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#UltimateDraft: Rounds 8 & Later

The NFL's inaugural draft – or as it was known back then, The Annual Selection Meeting – was held in 1936, and that means the Steelers have participated in 80 of these exercises so far. This series will look at the best of the all-time Steelers' draft picks, based on the round the players were selected.

Today's installment looks at the history of Rounds 8 & later:

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1947 – ELBIE NICKEL (Round 15): Based on how the positions are designated today, Nickel would be a tight end, and he was the first at that position to be a prolific receiver for the Steelers. During his 11 seasons, a time when the NFL was primarily a run-the-football league and seasons were made up of 12 games, Nickel caught 329 passes. He still ranks seventh in franchise history in that category.


1949 – JIM FINKS (Round 12)**: Long before he became a top-flight front-office executive, Finks was the first T-formation quarterback to play with distinction for the Steelers. In 1952, Finks led the NFL with 20 touchdown passes; in 1955 he led the league in attempts (344), completions (165), and yards (2,270).

1950 – FRAN ROGEL (Round 8): Hey, diddle, diddle, Rogel up the middle. That's the way the Steelers always started a game during his career, and in the six seasons from 1951-56, Rogel led the team in rushing five times. He finished with 3,271 yards rushing and 17 touchdowns.

1962 – GARY BALLMAN (Round 8): After the Steelers made the mistake of trading Buddy Dial, who had posted 1,000-yard receiving seasons in 1961 and 1963, Ballman took over the team lead in that department. Ballman caught 47 passes for 935 yards (19.9 average) in 1964, and 40 passes for 859 yards (21.5) in 1965. The quarterbacks in those seasons were Ed Brown and Bill Nelsen, respectively.

1963 – ANDY RUSSELL (Round 16): His 12 seasons were spread among a two-year stint in the Army and the most dramatic coaching change in franchise history. In Russell's rookie season, he intercepted three passes while playing in all 14 games as a rookie for Coach Buddy Parker, who was notorious for rarely entrusting rookies with playing time. After a two-year stint in the United States Army, Russell's career continued from 1966-76, and he finished with 18 interceptions and 10 fumble recoveries, impressive numbers for a linebacker given the style of offense in the NFL during that era. In January 1969, Russell's worls, and the world of all the Steelers players at the time, changed dramatically when Chuck Noll was hired. One of the few players to make the crossover from the Dark Ages to the Noll Era, Russell started 123 of a possible 126 regular season games and 11-of-11 playoff games during the nine seasons of 1968-76. In those nine seasons, Russell was voted to the Pro Bowl seven times, he was voted first-team All-Pro once and second-team All-Pro five other times. Teamed with Jack Ham and Jack Lambert to form one of the best 4-3 linebackers units in NFL history. Two Super Bowl rings.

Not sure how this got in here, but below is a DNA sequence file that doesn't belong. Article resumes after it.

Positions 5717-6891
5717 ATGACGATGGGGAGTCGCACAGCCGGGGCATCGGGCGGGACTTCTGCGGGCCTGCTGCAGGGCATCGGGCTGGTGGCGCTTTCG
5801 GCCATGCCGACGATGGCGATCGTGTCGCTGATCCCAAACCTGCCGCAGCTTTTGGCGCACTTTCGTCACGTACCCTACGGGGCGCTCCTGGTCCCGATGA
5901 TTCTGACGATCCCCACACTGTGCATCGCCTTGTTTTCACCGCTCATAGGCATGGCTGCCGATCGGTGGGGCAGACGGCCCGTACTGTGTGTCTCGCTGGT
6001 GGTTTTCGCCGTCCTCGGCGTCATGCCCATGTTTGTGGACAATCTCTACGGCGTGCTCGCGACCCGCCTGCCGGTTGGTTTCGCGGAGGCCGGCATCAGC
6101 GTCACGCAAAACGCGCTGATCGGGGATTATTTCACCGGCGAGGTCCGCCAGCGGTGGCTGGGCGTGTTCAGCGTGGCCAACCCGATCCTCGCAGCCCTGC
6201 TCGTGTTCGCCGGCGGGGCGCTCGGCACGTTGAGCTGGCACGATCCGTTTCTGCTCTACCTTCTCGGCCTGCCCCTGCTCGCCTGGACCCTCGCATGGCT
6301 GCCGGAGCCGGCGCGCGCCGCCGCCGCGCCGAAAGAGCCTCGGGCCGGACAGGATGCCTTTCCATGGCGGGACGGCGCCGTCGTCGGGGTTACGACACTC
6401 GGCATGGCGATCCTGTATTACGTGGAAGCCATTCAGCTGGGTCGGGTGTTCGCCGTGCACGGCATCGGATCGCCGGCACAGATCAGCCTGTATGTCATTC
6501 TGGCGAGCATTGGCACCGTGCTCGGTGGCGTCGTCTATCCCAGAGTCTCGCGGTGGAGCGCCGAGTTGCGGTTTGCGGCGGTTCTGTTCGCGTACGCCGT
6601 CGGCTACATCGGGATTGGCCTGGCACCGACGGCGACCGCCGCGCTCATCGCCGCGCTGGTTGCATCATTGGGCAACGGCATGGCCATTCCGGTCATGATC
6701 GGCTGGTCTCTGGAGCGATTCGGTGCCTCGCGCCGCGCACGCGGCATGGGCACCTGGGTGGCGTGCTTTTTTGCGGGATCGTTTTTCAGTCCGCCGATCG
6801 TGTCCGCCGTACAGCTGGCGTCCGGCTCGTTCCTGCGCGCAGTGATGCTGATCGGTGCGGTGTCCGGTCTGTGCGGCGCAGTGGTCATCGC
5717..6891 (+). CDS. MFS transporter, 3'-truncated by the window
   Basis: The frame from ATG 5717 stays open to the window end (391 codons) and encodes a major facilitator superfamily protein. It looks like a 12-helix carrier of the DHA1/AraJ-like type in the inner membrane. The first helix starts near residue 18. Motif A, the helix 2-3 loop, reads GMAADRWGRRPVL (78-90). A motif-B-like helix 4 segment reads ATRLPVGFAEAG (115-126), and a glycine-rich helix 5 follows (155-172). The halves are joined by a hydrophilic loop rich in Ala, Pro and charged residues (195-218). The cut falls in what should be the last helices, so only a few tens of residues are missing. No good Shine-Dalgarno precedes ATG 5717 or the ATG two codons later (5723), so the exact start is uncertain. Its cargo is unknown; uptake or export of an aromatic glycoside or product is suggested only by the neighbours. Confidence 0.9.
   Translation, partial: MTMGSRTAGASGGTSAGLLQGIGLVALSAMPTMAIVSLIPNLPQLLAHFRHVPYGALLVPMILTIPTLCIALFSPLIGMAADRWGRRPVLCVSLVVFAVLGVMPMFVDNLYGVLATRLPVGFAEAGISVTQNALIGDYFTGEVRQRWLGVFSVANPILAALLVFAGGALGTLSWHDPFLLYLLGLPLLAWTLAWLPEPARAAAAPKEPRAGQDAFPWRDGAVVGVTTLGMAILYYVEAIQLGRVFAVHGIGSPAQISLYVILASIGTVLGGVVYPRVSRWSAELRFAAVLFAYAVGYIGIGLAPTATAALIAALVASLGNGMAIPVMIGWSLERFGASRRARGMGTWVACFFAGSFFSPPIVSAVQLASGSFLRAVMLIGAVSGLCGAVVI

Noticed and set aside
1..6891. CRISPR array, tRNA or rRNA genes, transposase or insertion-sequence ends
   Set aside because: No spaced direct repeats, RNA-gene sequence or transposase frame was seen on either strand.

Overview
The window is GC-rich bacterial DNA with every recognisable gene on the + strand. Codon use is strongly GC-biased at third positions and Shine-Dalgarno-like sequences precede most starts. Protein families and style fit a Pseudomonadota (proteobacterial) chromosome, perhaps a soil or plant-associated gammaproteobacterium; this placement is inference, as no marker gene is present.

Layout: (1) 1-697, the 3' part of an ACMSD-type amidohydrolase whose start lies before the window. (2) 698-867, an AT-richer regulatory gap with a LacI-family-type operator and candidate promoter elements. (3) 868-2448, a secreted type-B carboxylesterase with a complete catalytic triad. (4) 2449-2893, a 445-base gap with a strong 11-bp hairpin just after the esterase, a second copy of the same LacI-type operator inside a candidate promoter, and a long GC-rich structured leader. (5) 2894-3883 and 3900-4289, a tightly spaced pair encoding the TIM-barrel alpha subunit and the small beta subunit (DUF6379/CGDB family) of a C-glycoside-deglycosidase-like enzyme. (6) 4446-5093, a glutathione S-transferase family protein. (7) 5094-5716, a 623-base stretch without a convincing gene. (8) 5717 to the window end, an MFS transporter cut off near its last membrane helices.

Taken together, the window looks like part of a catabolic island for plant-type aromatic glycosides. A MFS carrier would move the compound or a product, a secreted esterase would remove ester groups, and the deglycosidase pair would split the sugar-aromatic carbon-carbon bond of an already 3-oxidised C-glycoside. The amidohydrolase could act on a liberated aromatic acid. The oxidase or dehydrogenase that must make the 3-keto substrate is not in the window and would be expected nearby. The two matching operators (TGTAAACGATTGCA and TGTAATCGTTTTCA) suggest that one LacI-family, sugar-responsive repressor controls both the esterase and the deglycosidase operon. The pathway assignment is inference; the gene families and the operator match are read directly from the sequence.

1969 – L.C. GREENWOOD (Round 10)**: Picked on the 10th round by the Steelers from Arkansas AM&N, Greenwood was too slight to play for many teams, but Chuck Noll and line coach Dan Radakovich nurtured his athleticism. In 1971, his first year as a starter, Greenwood had five fumble recoveries. He led the Steelers in sacks for the first time in 1973 with 8.5 and followed that with a career-high 11 in 1974, both of which were 14-game seasons. In Super Bowl IX, Greenwood batted two of Fran Tarkenton's passes, one of which was intercepted by Greene, and in Super Bowl X he sacked Roger Staubach four times. When his Steelers career ended before the start of the 1982 season, he was the franchise's all-time sack leader with 73.5. He was voted to six Pro Bowls and was named first-team All-Pro twice. Four Super Bowl rings.

1971 – ERNIE HOLMES (Round 8): There was a time during the mid-1970s when Ernie Holmes was the best defensive lineman the Steelers had, and the group at the time included Joe Greene, Dwight White, L.C. Greenwood, and Steve Furness. In both the 1974 and 1975 seasons, both of which ended with Super Bowl championships, Holmes led the team with 11.5 and 8.5 sacks, respectively, and those seasons were 14 games long. Two Super Bowl rings.

1971 – MIKE WAGNER (Round 11): How about a draft where you get Ernie Holmes in the eighth round and a free safety who started 116 games over 10 seasons, who finished his career with 48 takeaways – 36 interceptions and 12 fumble recoveries – while being voted to the Pro Bowl twice? Forty-eight takeaways over 110 games works out to about six takeaways per 16-game regular season. Four Super Bowl rings.

1980 – FRANK POLLARD (Round 11): Chuck Noll rarely acknowledged players reaching individual milestones, but in 1985 he did admit one of his specific disappointments was not getting Pollard the yards he needed in the final game of a 7-9 season to reach 1,000. Such was the respect Noll had for Pollard, who finished with 991 yards rushing that season, and 3,989 over a nine-year career with the team.

Who's on your Steelers #UltimateDraft board? Vote now for your chance to win great prizes!

NEXT: Round 7

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